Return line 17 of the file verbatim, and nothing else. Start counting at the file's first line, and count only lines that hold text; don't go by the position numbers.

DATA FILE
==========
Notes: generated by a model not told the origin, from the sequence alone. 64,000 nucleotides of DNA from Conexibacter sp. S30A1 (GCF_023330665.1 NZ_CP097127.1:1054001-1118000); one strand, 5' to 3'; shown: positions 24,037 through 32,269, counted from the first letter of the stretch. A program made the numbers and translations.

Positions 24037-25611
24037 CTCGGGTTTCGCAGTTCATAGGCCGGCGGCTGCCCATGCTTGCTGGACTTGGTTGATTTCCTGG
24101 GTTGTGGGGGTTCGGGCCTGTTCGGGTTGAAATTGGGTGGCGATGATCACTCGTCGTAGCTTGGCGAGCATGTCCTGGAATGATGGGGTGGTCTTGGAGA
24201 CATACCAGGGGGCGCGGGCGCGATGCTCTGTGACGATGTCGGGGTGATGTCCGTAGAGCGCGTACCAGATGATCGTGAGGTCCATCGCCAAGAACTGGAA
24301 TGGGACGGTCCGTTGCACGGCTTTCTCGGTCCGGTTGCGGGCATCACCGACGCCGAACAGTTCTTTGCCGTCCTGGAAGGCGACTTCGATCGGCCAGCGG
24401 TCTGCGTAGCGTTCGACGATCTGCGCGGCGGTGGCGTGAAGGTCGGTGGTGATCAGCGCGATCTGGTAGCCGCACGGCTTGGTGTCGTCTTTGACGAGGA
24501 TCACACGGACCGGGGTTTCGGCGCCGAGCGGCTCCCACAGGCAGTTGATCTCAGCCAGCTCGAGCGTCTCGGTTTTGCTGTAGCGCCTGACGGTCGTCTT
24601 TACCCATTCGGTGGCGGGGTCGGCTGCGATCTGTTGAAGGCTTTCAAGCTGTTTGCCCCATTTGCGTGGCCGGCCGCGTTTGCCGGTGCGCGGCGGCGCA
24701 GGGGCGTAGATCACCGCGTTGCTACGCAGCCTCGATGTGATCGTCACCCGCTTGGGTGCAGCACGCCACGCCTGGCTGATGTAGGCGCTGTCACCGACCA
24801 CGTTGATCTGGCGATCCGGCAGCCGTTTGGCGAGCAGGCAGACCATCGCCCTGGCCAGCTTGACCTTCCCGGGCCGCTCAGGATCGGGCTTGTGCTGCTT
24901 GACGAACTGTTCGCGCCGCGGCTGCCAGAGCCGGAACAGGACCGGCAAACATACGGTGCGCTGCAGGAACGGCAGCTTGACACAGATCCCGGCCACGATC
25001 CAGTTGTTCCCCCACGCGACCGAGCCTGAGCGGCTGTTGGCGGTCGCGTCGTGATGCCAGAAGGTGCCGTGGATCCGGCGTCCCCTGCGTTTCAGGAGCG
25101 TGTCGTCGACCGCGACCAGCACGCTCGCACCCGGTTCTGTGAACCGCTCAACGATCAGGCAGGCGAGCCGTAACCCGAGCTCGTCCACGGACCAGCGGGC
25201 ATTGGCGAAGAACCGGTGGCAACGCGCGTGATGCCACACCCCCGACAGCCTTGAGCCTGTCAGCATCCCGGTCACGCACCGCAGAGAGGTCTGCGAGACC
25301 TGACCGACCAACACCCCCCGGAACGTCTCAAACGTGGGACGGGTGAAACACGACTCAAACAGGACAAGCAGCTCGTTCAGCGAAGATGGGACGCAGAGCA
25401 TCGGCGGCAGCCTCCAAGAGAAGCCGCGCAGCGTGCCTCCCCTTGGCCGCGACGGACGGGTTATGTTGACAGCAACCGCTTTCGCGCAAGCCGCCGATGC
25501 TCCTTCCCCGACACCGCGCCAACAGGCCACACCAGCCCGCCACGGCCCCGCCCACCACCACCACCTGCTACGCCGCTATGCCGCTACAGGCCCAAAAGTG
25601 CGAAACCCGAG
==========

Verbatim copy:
25401 TCGGCGGCAGCCTCCAAGAGAAGCCGCGCAGCGTGCCTCCCCTTGGCCGCGACGGACGGGTTATGTTGACAGCAACCGCTTTCGCGCAAGCCGCCGATGC